I recently returned from the Orange County Freethought Alliance conference. Though a local conference, it had an impressive lineup. Of course, they had an advantage with some well-known Los Angeles-area speakers: Michael Shermer (Skeptic magazine), Phil Zuckerman, Jim Underdown, Brian Dunning, Mr. Deity (Brian Dalton), Eddie Tabash, and Heina Dadabhoy (Muslim blogger at Skepchick.org). But they also had some great out-of-towners: Robert Price, Aron Ra, Richard Carrier, Barbara Forrest (expert witness in Kitzmiller v. Dover), David Silverman, and Dan Barker (FFRF).
I’ll give some (probably disjointed) highlights.
David Silverman, president of American Atheists, said that the next Reason Rally is scheduled for 2016 (location unknown). He also said that Fox News has reported that they will become more centrist.
Lawyer Eddie Tabash emphasized that the next president will almost surely pick a Supreme Court justice to replace Justice Ginsberg (now 79 years old) at least. He spoke about being at the recent $15 million Obama fundraiser hosted by George Clooney. When he got his two minutes with Obama, Tabash quipped, “I am the first atheist in history to be in the presence of his savior.”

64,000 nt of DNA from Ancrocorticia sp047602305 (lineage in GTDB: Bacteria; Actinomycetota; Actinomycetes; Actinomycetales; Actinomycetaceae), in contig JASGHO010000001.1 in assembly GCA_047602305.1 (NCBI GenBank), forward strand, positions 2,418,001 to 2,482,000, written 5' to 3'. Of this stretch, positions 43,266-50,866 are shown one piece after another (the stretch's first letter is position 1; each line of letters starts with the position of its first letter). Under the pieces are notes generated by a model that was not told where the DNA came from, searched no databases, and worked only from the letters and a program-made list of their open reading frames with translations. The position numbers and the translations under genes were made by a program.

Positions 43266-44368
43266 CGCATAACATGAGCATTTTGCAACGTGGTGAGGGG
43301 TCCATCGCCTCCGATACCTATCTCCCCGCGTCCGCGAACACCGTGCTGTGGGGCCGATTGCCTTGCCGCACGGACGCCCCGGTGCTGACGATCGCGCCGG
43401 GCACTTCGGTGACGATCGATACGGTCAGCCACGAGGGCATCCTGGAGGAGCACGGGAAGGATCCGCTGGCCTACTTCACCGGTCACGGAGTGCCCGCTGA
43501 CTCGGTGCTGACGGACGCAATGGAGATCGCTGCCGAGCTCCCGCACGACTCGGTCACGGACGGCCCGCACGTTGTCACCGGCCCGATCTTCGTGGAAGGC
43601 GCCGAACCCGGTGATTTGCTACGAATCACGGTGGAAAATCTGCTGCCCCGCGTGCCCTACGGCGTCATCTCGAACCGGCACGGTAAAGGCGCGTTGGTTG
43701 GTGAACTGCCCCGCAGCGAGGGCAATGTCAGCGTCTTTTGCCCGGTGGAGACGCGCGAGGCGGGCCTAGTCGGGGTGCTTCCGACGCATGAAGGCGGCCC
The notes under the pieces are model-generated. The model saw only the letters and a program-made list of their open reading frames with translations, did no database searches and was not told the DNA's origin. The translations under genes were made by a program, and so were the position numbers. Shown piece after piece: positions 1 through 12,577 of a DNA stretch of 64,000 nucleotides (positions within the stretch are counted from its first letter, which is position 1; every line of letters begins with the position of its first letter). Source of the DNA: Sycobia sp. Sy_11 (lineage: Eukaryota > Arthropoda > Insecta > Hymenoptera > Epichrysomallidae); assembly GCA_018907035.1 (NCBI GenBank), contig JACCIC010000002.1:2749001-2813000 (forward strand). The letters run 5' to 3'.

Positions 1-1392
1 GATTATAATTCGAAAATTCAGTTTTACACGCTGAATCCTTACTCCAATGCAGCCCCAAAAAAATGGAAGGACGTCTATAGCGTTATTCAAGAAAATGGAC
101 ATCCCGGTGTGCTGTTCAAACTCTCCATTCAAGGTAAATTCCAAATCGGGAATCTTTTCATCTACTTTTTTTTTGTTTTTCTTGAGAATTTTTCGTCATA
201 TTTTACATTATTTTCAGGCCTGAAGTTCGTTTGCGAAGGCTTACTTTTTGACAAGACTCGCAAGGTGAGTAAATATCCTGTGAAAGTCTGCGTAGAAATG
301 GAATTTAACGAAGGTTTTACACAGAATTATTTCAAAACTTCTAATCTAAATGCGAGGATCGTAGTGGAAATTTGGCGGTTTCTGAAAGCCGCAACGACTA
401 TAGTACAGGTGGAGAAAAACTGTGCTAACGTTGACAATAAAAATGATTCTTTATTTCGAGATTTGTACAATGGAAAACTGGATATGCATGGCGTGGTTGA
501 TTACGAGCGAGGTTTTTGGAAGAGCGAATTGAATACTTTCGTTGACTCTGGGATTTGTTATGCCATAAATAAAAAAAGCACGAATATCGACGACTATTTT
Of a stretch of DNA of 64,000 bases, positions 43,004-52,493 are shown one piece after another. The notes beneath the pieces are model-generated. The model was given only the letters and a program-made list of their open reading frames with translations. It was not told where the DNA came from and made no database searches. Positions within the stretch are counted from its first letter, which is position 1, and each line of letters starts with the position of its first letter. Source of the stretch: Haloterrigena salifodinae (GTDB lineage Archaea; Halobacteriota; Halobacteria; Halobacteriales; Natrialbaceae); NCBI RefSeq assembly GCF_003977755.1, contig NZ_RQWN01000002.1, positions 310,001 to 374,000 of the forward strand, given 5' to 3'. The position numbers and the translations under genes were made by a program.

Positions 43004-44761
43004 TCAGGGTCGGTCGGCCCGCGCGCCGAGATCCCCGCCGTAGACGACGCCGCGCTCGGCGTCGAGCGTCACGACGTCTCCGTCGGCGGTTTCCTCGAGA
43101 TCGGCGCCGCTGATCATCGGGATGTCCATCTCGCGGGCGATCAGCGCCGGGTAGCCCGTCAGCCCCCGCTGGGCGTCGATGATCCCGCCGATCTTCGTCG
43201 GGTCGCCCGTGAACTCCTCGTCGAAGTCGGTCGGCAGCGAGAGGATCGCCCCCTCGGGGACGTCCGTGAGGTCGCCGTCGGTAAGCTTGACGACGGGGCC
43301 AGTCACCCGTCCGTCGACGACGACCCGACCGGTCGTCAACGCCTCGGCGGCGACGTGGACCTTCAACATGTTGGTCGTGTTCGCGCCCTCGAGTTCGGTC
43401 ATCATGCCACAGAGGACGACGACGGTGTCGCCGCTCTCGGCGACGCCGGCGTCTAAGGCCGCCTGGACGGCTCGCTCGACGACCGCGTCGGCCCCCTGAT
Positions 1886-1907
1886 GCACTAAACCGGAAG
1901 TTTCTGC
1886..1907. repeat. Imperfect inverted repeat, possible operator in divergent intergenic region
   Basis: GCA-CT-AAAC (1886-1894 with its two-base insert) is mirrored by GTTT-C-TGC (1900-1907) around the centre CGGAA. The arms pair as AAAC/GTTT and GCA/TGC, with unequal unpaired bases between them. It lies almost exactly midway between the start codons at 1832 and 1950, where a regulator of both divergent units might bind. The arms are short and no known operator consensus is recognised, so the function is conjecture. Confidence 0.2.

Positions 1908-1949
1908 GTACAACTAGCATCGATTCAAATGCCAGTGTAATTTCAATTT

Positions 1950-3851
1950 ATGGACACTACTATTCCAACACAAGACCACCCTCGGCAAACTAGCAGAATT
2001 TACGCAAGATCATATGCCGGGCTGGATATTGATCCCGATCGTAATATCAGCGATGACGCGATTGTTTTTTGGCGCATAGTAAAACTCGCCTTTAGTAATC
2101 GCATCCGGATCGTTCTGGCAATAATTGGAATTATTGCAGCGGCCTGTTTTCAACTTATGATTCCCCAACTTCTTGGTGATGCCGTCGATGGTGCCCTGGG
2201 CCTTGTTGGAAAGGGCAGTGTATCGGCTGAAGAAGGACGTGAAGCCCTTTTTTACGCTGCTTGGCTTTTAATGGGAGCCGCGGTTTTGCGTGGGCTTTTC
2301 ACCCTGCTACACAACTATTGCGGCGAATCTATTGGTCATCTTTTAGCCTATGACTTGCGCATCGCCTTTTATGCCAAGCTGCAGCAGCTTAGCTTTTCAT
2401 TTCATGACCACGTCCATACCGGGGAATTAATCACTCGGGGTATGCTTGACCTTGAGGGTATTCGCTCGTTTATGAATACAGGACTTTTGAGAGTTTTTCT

To emphasize the judicial predicament that thoughtful Americans are in, he gave this fun quote:
Disfavoring practicing homosexuals in custody matters promotes the general welfare of the people of our State. … The State carries the power of the sword, that is, the power to prohibit conduct with physical penalties, such as confinement and even execution. It must use that power to prevent the subversion of children toward this lifestyle, to not encourage a criminal lifestyle… Homosexual behavior is a ground for divorce, an act of sexual misconduct punishable as a crime in Alabama, a crime against nature, an inherent evil, and an act so heinous that it defies one’s ability to describe it.